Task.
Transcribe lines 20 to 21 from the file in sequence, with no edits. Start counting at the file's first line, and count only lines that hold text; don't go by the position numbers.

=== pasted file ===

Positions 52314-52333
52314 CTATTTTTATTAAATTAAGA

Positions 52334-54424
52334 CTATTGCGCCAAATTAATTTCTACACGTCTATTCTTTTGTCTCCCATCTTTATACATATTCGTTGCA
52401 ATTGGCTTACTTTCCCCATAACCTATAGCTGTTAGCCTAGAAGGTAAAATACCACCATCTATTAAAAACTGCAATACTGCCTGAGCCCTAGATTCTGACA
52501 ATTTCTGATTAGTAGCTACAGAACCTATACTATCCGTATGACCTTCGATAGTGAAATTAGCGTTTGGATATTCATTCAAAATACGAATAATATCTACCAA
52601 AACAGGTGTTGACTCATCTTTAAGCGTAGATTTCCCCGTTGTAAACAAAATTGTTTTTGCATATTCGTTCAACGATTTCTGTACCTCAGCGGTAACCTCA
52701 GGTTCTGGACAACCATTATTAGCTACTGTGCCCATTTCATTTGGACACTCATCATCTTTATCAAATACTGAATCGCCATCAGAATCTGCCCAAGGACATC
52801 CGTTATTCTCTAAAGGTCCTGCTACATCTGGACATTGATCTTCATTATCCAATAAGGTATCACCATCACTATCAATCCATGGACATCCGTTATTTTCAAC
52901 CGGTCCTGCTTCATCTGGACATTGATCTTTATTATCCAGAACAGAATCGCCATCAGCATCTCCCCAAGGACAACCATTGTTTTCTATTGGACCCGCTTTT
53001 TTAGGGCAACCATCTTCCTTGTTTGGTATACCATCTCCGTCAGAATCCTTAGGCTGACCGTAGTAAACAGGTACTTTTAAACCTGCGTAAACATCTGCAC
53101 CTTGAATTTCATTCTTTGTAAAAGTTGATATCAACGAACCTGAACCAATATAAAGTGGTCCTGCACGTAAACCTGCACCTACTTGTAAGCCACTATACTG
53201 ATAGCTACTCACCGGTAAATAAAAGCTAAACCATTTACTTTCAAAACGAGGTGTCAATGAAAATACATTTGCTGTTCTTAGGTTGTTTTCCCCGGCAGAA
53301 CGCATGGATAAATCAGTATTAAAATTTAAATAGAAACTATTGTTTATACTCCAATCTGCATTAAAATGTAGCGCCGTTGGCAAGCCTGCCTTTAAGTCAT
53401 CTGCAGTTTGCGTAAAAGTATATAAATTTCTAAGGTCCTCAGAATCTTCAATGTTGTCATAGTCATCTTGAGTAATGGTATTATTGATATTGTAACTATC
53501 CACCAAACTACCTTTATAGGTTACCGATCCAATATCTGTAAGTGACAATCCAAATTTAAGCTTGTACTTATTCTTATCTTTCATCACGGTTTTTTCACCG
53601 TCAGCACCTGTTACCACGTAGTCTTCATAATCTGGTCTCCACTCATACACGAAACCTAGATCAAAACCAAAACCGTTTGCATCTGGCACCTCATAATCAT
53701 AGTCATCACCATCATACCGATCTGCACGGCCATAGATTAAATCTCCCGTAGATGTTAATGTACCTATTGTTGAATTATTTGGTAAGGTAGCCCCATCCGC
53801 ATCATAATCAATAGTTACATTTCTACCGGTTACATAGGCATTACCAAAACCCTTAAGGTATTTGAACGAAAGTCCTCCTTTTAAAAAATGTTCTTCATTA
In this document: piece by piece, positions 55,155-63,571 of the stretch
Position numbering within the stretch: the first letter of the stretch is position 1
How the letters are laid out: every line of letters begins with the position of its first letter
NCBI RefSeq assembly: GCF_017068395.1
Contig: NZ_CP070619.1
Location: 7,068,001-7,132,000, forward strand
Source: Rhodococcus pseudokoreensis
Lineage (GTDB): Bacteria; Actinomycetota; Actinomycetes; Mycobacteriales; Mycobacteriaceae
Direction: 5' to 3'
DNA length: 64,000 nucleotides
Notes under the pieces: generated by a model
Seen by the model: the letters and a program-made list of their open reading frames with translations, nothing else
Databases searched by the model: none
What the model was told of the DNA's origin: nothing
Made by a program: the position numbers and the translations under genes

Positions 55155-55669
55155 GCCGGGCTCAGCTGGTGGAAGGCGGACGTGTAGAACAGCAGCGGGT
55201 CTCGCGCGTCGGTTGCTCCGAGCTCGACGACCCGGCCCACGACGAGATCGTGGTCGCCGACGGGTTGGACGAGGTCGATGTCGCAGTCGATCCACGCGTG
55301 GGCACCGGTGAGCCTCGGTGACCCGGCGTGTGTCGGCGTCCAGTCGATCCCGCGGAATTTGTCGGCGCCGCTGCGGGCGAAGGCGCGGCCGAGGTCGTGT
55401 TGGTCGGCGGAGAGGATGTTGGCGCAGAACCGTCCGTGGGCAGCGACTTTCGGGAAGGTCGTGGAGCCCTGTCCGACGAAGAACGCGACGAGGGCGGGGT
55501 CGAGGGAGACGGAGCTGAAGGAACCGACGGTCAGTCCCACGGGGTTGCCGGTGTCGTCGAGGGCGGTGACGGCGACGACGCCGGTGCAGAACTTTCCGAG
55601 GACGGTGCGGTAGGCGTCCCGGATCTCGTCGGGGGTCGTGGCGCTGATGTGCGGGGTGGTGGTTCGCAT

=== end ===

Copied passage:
In this document: piece by piece, positions 55,155-63,571 of the stretch
Position numbering within the stretch: the first letter of the stretch is position 1